New Jersey will be part of a seven state regional approach when it comes time to ease restrictions to restart the economy without causing the coronavirus pandemic to escalate again.
Gov. Phil Murphy said the coordinating group will consist of one health expert, one economic development expert and the governor’s chief of staff from each state. The group will work to develop a fully integrated regional framework to gradually lift the states’ stay at home orders while minimizing the risk of increased spread of the virus.
“The only path to a sustainable economic recovery is through a strong healthcare recovery,” said Murphy. “No one has given more thought or is more eager to restart our economy than I am, but if we don’t get the sequencing right, we put more lives at risk.”
Signing on to the original plan with Murphy were New York Gov. Andrew Cuomo, Connecticut Gov. Ned Lamont, Pennsylvania Gov. Tom Wolf, Delaware Gov. John Carney and Rhode Island Gov. Gina Raimondo. Later, Massachusetts Gov. Charlie Baker joined the consortium as well.
The council will create this framework to accomplish the goal of easing social isolation without triggering renewed spread—including testing, contact tracing, treatment and social distancing—relying on the best available scientific, statistical, social and economic information to manage and evaluate these goals.
“A coordinated, regional approach, informed by a multi-state council of experts, will help us avoid a major setback with potentially disastrous consequences,” said Murphy.
Later Than Sooner
The first-term Democratic governor cautions while progress has been made, the region is not close to starting to reopen.
“To me, we need to have a healthcare infrastructure in place before we open up the region,” said Murphy, citing rapid testing on a bigger scale being a key component.
“There’s a lot of discussion about when will this peak…when can we open up our economy, our society,” stated Murphy. “Our job is to put the fire out in the house. The curve is undeniably flattening, but it is still rising.”
Infections Toll Nearly 65K
As of April 13, the number of coronavirus cases in New Jersey climbed to 64,584 with 3,219 new cases and 94 new deaths, bringing that total to 2,443. Of the total deaths, Bergen had the most of any county with 482, while other North Jersey county totals include Essex at 433, Hudson at 236, Morris at 162, Passaic at 136, Sussex at 38 and Warren with 24.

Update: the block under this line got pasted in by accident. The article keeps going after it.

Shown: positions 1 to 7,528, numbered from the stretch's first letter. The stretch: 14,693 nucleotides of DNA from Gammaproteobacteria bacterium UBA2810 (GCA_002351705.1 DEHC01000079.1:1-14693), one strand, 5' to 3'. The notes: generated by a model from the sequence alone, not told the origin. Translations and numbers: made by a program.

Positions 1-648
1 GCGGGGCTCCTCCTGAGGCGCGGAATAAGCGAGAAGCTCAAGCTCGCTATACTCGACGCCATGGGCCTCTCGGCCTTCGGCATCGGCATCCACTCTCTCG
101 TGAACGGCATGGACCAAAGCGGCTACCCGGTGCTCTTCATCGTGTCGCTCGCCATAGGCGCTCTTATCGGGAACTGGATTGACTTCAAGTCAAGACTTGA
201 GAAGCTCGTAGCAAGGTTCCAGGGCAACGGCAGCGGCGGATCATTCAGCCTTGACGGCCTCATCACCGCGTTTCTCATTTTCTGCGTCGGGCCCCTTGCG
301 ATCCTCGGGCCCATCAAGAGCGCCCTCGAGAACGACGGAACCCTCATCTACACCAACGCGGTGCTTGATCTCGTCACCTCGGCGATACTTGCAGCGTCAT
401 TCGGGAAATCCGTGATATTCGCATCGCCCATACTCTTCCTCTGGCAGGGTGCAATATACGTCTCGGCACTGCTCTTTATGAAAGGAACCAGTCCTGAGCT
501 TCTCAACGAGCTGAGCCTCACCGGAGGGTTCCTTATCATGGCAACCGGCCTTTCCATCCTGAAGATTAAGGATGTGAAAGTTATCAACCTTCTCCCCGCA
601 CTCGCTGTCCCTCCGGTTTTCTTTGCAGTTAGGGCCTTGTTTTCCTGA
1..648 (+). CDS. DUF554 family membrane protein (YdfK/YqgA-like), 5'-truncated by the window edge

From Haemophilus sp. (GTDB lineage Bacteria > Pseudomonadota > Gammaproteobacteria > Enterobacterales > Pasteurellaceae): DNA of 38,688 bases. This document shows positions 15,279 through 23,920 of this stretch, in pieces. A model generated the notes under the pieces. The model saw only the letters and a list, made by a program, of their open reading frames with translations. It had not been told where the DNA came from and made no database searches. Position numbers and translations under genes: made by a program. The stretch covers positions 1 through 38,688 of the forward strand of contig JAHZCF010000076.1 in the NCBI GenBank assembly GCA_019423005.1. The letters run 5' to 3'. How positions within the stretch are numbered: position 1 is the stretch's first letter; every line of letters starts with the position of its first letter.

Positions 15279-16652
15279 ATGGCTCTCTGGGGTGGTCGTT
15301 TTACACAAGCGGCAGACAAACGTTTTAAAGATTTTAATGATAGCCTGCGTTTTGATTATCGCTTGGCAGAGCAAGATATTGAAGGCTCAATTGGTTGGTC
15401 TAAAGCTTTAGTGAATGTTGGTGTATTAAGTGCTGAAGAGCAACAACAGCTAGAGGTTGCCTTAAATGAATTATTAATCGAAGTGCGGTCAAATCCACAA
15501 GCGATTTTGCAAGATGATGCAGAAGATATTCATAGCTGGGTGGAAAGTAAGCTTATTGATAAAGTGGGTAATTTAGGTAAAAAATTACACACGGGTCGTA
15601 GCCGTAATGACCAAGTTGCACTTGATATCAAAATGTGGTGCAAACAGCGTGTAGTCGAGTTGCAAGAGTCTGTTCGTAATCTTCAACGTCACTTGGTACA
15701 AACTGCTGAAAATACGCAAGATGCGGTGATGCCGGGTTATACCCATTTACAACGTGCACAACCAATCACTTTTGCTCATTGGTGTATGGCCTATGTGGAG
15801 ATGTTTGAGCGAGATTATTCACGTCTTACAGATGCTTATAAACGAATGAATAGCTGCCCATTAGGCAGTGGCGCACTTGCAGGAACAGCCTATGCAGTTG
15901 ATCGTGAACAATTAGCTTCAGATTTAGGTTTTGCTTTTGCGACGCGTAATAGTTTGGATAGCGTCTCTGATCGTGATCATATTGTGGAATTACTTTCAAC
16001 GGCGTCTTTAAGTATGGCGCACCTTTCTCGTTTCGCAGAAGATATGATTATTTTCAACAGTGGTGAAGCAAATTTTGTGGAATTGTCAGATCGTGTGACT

Of the statewide deaths, 58% were male and 42% were female. The racial breakdown of the record deaths was as follows: 51% are white, 21% are black, 19% hispanic, 6% Asian and 3% another race.
For age cohorts, 45% that passed were 80 years old or older, 33%, were between 65-79 years old, 17% were between 50-64 years old, 5% were between 30-49 years old and under 1% were 29 years old or younger.
Bergen Passes 10K
Bergen is still the primary hot spot in the state with 10,092 total cases, followed by Hudson at 7,879, Essex at 7,634, Union at 6,636, Middlesex at 5,987, Passaic at 5,950, Monmouth at 3,875, Ocean at 3,593, Morris at 3,225, Somerset at 1,809, Mercer at 1,646, Camden at 1,401, Burlington at 1,155, Gloucester at 566, Sussex at 508, Warren at 416, Hunterdon at 325, Atlantic at 267, Cumberland at 187, Cape May at 164 and Salem at 66.
Another 1,203 cases and two deaths remain under investigation to determine where the person resides.
The state has processed 118,097 coronavirus tests of symptomatic individuals since the outbreak began, with a 46.2% testing positive for COVID-19.
Discharge Rate Rising
The state reported 7,781 patients are hospitalized with coronavirus, with 556 discharged on April 13. Of those hospitalized, 1,886 are in intensive care units and 1,611 are on ventilators.
State Health Commissioner Judith Persichilli noted the discharge rate for coronavirus patients is between 11-14% over the last few days.
Murphy was emphatic that while progress was being made, there was still work ahead, saying “we have dodged a large chuck of the worst case scenario bullet.”
“We are all going through hell together right now and we don’t want to go back,” stated the governor. “If we stop doing what we’re doing, even one bit, COVID-19 can boomerang on us.”
No Cable Shutoff
The governor signed his 25th executive order of the crisis, prohibiting Internet and phone services from being shut off until 30 days after the current public health emergency has ended.
The order prohibits all service downgrades, service reduction, or late fees due to nonpayment unless they are imposed in accordance with a policy approved by the Board of Public Utilities. Additionally, the order requires reconnection of any Internet or phone service that was disconnected due to nonpayment after March 16.
Murphy said internet service is a necessity at this moment, needed by school kids and those teleworking from home.
“Our children need Internet access for remote learning, our workforce needs the resources to telework, and families need to be able to keep each other informed,” said Murphy. “It is critical for our New Jersey residents to maintain these connections and not have their ability to communicate with the outside world severed.”